Parameterization Schemes

Meteorology 528, Section 001, Parameterization Schemes 

Instructor:  Dr. David Stensrud, 504 Walker,, Office Hours:  Monday 11-12 am and Friday 2-3 pm, or by appointment 

Class meeting times and locations:  TR 10:35 – 11:50 pm, 214 Hammond Building, plus occasional evening sessions.  

Course designation in curriculum:  Graduate Elective 

Brief course description from University Bulletin 

Parameterization is the process by which important physical processes that cannot be resolved explicitly in a numerical model are represented. Examples include the transfer of shortwave radiation through the atmosphere, and the formation of cloud droplets, both of which occur on the molecular scale. As numerical models have grid spacing of hundreds of meters, molecular processes are not resolved explicitly in current models and so must be parameterized. A parameterization scheme is a representation of our understanding of the physical process as related to the available model variables, such that one can estimate how the behaviors of these important sub-grid physical processes influence the available model variables. In this way, sub-grid scale physical processes are included in models even when they cannot be explicitly represented. The most common parameterization schemes used in numerical models of the atmosphere will be discussed, including land and ocean surface, planetary boundary layer, convection, microphysics, radiation, cloud cover, and orographic drag. Emphasis is placed upon understanding the basic approaches to parameterization and how the differences in approaches influence the resulting behaviors.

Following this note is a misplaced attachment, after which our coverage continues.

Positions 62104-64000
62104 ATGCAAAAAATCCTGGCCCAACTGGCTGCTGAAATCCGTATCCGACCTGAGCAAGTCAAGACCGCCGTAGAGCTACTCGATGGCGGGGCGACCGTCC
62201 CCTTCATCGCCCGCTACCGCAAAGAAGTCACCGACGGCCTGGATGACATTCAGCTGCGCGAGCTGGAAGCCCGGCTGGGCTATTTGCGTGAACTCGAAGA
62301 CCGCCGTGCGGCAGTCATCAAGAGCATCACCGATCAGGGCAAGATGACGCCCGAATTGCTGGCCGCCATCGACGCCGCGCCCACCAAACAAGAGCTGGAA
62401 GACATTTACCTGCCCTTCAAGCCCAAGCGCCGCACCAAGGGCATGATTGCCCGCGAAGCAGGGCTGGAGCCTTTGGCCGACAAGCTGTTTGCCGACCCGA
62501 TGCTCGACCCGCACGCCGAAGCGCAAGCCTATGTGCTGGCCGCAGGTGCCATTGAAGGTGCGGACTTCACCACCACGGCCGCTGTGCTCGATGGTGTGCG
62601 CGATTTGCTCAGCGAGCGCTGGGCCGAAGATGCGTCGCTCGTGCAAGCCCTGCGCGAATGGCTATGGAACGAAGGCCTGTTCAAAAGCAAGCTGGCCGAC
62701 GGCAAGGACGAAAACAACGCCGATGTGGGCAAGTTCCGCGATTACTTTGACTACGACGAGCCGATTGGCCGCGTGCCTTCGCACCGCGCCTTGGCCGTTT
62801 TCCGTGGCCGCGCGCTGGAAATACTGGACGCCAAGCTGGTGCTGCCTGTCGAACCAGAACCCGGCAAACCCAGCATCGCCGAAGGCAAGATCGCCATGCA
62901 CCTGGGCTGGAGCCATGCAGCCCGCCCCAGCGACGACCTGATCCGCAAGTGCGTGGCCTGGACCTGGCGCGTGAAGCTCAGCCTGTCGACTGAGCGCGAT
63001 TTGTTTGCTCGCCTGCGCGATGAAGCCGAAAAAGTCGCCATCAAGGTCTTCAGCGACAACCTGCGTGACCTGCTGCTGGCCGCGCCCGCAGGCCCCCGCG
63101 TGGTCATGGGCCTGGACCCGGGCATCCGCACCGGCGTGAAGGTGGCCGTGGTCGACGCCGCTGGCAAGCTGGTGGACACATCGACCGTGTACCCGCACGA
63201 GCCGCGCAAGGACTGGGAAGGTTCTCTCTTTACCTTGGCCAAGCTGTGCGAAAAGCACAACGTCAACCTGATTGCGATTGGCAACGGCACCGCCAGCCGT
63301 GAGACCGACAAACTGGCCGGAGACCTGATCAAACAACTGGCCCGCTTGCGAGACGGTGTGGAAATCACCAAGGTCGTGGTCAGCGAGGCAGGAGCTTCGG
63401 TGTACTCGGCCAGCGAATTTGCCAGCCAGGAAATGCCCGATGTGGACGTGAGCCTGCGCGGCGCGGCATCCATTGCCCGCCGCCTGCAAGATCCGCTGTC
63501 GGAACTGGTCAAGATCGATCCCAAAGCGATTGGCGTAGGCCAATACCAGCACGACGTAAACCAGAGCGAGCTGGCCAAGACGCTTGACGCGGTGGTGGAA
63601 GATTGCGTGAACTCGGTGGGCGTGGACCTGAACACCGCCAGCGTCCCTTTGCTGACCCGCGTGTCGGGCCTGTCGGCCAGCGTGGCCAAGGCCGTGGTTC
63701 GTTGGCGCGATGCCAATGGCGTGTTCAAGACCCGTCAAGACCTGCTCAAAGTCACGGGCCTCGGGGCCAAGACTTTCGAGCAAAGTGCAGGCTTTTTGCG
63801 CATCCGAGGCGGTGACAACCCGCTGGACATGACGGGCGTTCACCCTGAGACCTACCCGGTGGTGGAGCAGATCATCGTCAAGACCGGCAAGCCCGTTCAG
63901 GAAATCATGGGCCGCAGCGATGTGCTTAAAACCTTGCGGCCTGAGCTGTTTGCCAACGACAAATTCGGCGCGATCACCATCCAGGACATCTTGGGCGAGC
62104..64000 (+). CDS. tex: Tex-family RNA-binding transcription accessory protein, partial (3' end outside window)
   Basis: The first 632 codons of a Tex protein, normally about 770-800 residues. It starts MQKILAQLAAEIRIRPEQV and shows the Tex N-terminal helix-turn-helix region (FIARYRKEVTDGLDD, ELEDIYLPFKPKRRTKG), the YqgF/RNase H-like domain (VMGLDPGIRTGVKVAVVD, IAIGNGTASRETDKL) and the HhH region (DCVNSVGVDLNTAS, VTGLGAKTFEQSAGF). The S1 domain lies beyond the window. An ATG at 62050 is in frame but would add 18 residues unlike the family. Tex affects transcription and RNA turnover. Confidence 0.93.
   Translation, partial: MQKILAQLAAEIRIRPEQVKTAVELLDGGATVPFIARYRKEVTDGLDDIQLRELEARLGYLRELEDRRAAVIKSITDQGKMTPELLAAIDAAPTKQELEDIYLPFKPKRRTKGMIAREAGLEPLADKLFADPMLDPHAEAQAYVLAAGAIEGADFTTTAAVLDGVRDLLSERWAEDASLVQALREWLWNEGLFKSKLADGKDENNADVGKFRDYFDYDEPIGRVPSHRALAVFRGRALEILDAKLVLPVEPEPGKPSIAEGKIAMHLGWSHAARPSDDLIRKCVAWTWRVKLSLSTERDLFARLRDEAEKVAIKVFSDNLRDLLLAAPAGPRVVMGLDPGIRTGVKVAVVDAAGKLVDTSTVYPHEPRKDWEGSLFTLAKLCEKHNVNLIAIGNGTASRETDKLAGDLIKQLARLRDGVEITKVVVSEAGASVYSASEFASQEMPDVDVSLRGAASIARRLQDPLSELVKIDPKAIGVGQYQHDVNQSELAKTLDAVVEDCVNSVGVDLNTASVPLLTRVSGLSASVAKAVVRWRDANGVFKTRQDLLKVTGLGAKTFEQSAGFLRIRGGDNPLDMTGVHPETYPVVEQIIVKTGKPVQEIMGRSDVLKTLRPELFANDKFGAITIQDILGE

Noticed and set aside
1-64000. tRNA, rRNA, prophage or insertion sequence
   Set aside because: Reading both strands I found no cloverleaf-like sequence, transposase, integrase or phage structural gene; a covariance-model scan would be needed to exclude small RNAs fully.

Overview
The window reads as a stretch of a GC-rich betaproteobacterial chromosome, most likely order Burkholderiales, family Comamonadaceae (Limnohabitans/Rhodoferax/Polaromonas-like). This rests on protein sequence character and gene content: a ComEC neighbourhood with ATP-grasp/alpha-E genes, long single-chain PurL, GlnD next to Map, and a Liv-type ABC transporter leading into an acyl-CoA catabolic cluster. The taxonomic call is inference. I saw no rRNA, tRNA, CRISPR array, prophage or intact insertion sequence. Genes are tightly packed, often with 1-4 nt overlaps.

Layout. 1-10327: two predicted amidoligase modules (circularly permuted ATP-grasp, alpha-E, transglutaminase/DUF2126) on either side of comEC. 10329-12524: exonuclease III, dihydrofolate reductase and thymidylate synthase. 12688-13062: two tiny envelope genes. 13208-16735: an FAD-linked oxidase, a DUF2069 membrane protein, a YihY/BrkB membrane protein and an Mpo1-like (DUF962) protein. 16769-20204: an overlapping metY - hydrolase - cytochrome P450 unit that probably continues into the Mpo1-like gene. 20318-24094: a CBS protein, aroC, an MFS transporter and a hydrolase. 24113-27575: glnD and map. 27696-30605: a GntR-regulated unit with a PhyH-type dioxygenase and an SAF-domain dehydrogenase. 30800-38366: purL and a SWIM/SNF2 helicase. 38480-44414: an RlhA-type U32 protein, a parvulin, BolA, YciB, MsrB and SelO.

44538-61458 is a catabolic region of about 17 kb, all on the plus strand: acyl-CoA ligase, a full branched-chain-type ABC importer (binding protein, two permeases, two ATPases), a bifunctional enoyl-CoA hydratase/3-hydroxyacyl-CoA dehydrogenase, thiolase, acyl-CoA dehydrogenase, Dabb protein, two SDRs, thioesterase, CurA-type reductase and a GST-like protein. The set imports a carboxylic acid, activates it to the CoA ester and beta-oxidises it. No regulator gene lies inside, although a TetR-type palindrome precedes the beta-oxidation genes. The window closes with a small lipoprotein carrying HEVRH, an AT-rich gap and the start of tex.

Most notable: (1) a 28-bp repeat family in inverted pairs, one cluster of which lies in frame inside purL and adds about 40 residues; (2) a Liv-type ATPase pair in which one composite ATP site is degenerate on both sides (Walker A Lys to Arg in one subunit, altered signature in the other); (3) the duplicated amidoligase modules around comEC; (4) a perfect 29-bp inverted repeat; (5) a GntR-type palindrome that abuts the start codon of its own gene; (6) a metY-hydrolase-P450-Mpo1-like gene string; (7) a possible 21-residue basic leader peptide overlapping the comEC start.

Prerequisites and concurrent courses:  None 

Required textbook: Parameterization Schemes:  Keys to Understanding Numerical Weather Prediction Models by David Stensrud.  A copy of the textbook is on reserve in the College of Earth and Mineral Sciences Library.  

Assistance with Textbooks

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Internet materials and links:  Angel ( 

Course expectations:  This course will help the student develop an improved understanding of numerical weather prediction model physical process parameterizations.  

Course Objectives:

  • Students can identify the most common approaches to physical process parameterization and recognize strengths and weaknesses to these approaches.

Course Outcomes:

  • Students can read the parameterization literature effectively, having a strong foundation in how these schemes operate and common assumptions.
  • Students can compare physical process parameterization schemes and understand similarities and differences.
  • Students can select schemes for use in numerical weather prediction and climate models wisely.

Course content:  

Weekly Topics to be addressed:

  • 26 August – introductions, need for parameterization, primitive equation model overview.                 Read Chapter 1.
  • 2 September – land surface parameterization
  • 9 September – land surface parameterization 
    • Homework #1 – due Thursday 12 September, Chapter 2, questions 2, 3 and 4, and Chapter 4 question 2.
    • Choose a parameterization scheme topic in consultation with Dr. Stensrud.  Dr. Stensrud will provide you with a paper in this topic area for you to read.  You will present an oral summary of paper to the class in November and write a review of this paper. 
    • Read Chapters 2 and 4.
  • 16 September – land surface and soil-vegetation-atmosphere parameterization
  • 23 September – land surface and soil-vegetation-atmosphere parameterization